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Dry Drowning

When I read about the 10-year-old South Carolina boy who died earlier this month from something called "dry drowning" hours after swimming -- and then walking home from the pool -- alarms went off in my head. We have a pool in our yard, and while I'm always on alert for regular old drowning, I had never heard of such a thing as the "dry" version.

Turns out there's good reason for that.

Though the term "dry drowning" has long been used to describe just what it sounds like -- drowning away from water -- its use is no longer condoned by drowning experts. One of those experts, pediatrician Deborah Mulligan of Coral Springs, Florida, says the term went out of medical vogue at the 2002 World Congress on Drowning.

"It's very confusing to the layperson to hear that term," Mulligan says. "They wonder 'What does it mean?' It gets people needlessly concerned about terminology rather than focus on steps they can take to prevent drowning in general."

In the-phenomenon-formerly-known-as-dry-drowning, a person who aspirates even a small amount of water into his lungs may experience laryngospasms, in which the larynx (windpipe) constricts to keep more water from entering his lungs. That can, even hours later, trigger respiratory arrest, which can lead to pulmonary edema, buildup of fluid in the lungs. That keeps the lungs from processing oxygen properly and can lead to cardiac arrest and brain death.


Mulligan says nobody keeps data showing how frequently this happens; the U.S. Centers for Disease Control (CDC) notes on its Web site that a number of media accounts of "dry drowning" incorrectly cite CDC statistics, which the agency doesn't in fact keep. In any case, Mulligan says, the phenomenon is extremely rare.

So rare, she says, that people really ought to channel their energies into preventing any kind of drowning and other water-related accidents. Here, from the CDC, is a list of advice and other information about keeping water activities safe. It includes such tips as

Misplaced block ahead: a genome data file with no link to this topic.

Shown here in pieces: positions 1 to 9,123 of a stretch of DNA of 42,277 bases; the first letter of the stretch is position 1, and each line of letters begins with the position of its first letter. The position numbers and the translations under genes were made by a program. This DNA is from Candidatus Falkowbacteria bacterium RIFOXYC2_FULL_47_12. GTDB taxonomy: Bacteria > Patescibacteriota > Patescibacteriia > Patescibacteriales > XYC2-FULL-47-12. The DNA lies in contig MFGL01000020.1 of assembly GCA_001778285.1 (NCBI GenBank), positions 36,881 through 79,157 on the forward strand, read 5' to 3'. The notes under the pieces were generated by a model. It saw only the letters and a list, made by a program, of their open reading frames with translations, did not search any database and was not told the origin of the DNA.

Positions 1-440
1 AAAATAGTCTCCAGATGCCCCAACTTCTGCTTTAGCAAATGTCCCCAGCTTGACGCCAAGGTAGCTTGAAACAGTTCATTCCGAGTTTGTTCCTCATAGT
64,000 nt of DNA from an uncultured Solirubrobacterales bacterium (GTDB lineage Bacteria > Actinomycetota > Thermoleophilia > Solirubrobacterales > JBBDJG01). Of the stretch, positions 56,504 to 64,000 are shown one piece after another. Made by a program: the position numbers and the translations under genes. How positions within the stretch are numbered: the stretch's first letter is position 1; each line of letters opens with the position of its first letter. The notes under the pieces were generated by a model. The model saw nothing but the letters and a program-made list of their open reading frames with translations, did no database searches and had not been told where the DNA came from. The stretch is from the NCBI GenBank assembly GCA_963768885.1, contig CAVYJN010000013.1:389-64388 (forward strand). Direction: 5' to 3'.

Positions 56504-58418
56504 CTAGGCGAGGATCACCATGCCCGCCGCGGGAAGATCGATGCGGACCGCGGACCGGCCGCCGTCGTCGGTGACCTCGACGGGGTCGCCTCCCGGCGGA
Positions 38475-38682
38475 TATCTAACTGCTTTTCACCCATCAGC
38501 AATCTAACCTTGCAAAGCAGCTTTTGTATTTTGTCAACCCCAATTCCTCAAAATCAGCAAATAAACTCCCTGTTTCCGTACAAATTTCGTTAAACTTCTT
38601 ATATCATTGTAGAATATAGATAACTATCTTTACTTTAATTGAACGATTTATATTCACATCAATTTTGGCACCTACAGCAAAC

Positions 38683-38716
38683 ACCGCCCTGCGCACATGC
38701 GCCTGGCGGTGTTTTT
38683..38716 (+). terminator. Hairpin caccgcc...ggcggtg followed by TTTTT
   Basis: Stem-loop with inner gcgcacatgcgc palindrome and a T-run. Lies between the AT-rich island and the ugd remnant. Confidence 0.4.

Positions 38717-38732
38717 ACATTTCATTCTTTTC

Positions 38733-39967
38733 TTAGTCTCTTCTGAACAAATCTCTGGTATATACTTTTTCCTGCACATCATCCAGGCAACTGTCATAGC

- Keep within arm's distance of inexperienced swimmers when in the water.

- Maintain close supervision of kids any time they're around water -- even if it's just a toilet or a bucket with some water in it.

- Learn CPR and basic first aid.

By Jennifer LaRue Huget  |  June 25, 2008; 7:00 AM ET
Categories:  Family Health  
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Jennifer: Interesting topic. I have, several times, awakened in the night with a feeling of choking and your description of laryngospasms hit the nail on the head. Apparently I inhale saliva while I'm sleeping and my windpipe closes up. It takes a few minutes of gulping and gasping for air to start breathing correctly again. Does that mean I'm a candidate for 'dry drowning?' I live alone and it's scarey that I could die in my sleep like this and nobody would have a clue as to why.

Posted by: Anonymous | June 25, 2008 9:27 AM | Report abuse

9:27 - you may have sleep apnea, which is a common, often undiagnosed, but potentially serious syndrome. It may be, as you describe, that you are just choking on saliva. But you may want to see a sleep specialist to determine the reason for your choking at night. Particularly if you feel sleepy during the day or snore.

Posted by: Cliff | June 25, 2008 9:46 AM | Report abuse

To the first poster of the morning: You know, if I were you, I would indeed go to the doctor and get checked; "dry drowning" can be treated if it's caught in time. Good luck and take care.

Posted by: Jennifer Huget | June 25, 2008 11:19 AM | Report abuse

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